A tangled clump of Ivy-leaved Toadflax (Cymbalaria muralis)

This little plant, Ivy-leaved Toadfax (Cymbalaria muralis) is evergreen and originally native to the Mediterranean region, now found nearly globally, having been introduced both intentionally and inadvertently. The flowers betray the family association; snapdragons or Scrophulariaceae.

Cymbalaria muralis does not suffer from a lack of names, Coliseum-Ivy , Kenilworth-Ivy, Wandering-Sailor, Mother-Of-Thousands, Oxford-Ivy, Pennywort, and Ivy-leaved Toadflax being just a few of its common names.

Ivy-leaved Toadflax prefers calcareous soils and often grows directly from cliffs and older walls.  Here in Spain it is a native plant and is as much in balance with its environment as any other plant is in a land so heavily used by humans for so long as the Iberian Peninsula has been.  Elsewhere this small plant becomes aggressively invasive and can rapidly form a dense blanket of vegetation over trees, cliffs, and buildings.  It is a popular plant for rock gardens.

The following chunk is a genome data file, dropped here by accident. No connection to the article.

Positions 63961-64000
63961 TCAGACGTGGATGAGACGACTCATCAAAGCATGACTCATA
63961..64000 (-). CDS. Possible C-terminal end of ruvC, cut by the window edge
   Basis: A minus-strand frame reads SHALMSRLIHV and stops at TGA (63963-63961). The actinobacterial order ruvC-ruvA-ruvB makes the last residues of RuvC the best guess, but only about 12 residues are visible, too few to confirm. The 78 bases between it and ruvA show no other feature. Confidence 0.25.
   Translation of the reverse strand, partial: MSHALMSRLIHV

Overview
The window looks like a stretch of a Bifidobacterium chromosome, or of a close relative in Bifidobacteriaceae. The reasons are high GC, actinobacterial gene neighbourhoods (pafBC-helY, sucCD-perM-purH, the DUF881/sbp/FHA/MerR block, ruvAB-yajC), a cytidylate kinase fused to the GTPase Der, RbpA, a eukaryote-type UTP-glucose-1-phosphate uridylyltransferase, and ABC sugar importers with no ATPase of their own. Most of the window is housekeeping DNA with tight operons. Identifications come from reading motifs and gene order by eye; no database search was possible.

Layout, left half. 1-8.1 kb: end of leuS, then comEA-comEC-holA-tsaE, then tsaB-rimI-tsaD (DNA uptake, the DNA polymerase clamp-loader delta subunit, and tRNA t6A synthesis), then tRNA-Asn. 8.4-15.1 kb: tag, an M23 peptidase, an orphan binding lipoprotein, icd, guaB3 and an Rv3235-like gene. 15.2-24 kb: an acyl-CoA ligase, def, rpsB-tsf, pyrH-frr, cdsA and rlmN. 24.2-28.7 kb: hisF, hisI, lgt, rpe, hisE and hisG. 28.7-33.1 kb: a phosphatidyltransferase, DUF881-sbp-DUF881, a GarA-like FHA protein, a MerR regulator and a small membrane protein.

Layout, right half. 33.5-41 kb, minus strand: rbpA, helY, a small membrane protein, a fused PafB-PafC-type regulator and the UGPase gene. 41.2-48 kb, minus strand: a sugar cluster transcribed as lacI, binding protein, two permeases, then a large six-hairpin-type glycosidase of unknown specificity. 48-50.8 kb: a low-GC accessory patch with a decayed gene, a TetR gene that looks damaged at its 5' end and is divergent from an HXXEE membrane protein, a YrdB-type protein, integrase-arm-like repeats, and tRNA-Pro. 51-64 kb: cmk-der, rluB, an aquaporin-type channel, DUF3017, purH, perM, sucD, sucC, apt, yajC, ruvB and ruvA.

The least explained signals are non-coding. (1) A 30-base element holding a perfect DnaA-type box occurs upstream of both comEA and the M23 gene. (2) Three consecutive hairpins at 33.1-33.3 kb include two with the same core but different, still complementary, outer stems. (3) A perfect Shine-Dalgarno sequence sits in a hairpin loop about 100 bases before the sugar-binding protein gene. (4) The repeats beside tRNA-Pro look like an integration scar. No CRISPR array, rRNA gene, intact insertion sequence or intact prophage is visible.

If a plant could be described as being clever, this plant might qualify for the compliment.  It sends runners out in all directions, with most of the ones I have seen pointing upwards.

Ivy-Leaved Toadflax climbing a trellis

Ivy-Leaved Toadflax climbing a trellis

On a healthy plant these runners can be nearly a meter long and have a fleshy, almost succulent aspect.  The leaves and the vines are slightly waxy and smooth to the touch, helping to limit water loss.  As it grows, Ivy-leaved Toadflax builds up a dense, nearly light impenetrable, layer of overlapping leaves.  Like a forest, this little clump of shade helps to trap both moisture and organic matter.  This little reservoir of nutrients feeds the ever growing plant.

The most interesting aspect of this plant is its behavior when it flowers and sets seed.  The flowers are pollinated primarily by bees and must be placed where the bees can find and land on them.  To ensure this the young flowerbuds are positively phototrophic; they actively seek out the brightest light.

Cymbalaria muralis flowers growing towards the light

Cymbalaria muralis flowers growing towards the light

Bees can see into the ultraviolet and to them flowers look very different than to us.  I am very curious how these flowers look to the bees.

Once the flower has been pollinated a change takes place and the forming seedpods become negatively phototrophic actively avoiding light.  The change can be quite dramatic and rapid

A fertilized bud running from the light